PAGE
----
Even though it is possible to run autosuspend manually (cf. the manpage), in production use cases, the daemon will usually be run from systemd.
For this purpose, the package ships with service definition files for systemd, so that you should be able to manage autosuspend via systemd.
These files need to be installed in the appropriate locations for such service files, which depend on the Linux distribution.
Some common locations are:
/usr/lib/systemd/system (e.g. Archlinux packaged service files)
/lib/systemd/system (e.g. Debian packaged service files)
/etc/systemd/system (e.g. Archlinux manually added service files)
Binary installation packages for Linux distributions should have installed the service files at the appropriate locations already.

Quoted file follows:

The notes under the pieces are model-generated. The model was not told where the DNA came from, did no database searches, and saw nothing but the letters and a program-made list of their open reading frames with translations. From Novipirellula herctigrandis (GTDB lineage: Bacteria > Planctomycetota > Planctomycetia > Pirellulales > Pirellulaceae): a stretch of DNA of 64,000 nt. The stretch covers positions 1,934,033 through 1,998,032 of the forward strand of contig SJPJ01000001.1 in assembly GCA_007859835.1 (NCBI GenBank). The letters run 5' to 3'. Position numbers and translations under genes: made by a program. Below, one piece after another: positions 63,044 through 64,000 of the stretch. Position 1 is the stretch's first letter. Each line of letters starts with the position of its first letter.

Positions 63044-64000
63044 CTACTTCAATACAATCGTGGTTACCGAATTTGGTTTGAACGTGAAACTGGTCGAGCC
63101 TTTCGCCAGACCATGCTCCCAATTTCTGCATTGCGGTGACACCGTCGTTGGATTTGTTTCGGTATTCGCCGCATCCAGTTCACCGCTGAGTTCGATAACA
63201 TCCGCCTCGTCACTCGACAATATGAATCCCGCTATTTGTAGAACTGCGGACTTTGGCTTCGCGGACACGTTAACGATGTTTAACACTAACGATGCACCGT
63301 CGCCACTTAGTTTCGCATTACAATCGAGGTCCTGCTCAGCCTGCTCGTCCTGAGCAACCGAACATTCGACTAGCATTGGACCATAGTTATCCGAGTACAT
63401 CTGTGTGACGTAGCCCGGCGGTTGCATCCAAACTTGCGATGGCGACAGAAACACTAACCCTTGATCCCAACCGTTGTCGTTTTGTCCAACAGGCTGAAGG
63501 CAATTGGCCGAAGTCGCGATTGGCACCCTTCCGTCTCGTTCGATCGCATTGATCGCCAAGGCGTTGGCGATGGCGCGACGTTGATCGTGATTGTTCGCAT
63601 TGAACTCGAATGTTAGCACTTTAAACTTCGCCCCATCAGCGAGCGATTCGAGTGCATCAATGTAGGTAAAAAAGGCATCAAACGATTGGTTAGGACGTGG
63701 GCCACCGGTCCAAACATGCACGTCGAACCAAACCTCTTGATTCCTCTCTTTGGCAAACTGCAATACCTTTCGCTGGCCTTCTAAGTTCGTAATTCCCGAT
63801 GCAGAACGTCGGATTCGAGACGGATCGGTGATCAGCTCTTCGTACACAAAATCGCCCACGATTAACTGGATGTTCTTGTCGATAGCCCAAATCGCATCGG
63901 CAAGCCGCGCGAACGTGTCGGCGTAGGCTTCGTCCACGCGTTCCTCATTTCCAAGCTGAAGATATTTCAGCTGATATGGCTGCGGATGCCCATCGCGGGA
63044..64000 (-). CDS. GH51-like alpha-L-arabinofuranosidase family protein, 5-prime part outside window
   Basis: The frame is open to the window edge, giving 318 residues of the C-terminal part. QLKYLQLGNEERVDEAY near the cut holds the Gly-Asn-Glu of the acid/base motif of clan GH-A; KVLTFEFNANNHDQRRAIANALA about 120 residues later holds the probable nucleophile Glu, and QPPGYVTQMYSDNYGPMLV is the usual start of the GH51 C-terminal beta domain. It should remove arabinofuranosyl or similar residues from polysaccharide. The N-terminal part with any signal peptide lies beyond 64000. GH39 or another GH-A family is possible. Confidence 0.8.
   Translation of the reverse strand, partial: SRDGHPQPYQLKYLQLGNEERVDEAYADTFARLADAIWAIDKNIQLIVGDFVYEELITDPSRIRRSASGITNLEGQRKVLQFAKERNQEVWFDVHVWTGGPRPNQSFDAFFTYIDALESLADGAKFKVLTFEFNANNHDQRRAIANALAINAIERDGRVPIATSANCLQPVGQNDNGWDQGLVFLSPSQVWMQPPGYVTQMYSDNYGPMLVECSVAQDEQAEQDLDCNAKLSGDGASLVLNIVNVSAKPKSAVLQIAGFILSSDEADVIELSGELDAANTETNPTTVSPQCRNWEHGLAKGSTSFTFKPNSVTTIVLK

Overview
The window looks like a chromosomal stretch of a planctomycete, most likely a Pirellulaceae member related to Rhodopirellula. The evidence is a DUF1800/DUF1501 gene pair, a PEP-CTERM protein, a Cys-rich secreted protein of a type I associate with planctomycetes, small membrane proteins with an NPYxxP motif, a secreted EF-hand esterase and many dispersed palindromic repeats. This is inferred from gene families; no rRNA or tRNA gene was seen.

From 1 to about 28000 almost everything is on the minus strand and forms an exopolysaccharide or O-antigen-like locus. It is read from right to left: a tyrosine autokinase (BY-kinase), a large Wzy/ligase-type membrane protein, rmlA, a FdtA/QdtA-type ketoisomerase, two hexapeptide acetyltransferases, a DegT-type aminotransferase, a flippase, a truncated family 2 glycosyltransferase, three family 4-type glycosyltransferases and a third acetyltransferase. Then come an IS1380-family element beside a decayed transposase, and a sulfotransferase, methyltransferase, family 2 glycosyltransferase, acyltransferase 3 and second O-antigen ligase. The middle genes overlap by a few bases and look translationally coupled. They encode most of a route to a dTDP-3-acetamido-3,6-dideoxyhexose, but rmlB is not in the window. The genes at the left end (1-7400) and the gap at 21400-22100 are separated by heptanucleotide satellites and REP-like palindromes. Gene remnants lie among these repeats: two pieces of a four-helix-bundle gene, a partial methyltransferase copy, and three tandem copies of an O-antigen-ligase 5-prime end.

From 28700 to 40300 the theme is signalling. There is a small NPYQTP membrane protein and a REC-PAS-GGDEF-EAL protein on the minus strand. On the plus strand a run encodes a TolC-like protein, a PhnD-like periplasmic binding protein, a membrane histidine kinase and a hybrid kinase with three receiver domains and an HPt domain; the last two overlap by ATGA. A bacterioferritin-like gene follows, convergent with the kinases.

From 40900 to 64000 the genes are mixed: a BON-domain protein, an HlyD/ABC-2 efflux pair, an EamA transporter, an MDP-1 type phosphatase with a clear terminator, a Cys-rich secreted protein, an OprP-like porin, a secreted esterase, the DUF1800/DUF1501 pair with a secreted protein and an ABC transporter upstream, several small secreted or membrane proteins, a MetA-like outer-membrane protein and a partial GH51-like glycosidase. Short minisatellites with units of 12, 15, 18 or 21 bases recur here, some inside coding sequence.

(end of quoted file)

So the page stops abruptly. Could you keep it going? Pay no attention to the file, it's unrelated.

To start autosuspend via systemd, execute:
systemctl enable autosuspend.service
To start autosuspend automatically at system start, execute:
systemctl start autosuspend.service
Preventing the system from sleeping immediately after waking up¶
Unfortunately, autosuspend does not detect automatically if the system was placed into suspend mode manually. Therefore, it might happen that after waking up again, all checks have indicated inactivity for a long time (the whole phase of sleeping) and autosuspend might initiate suspending again immediately. To prevent this, systemd needs to inform autosuspend every time the system suspends. This is achieved by a seconds service file, which needs to be enabled (not started):
systemctl enable autosuspend-detect-suspend.service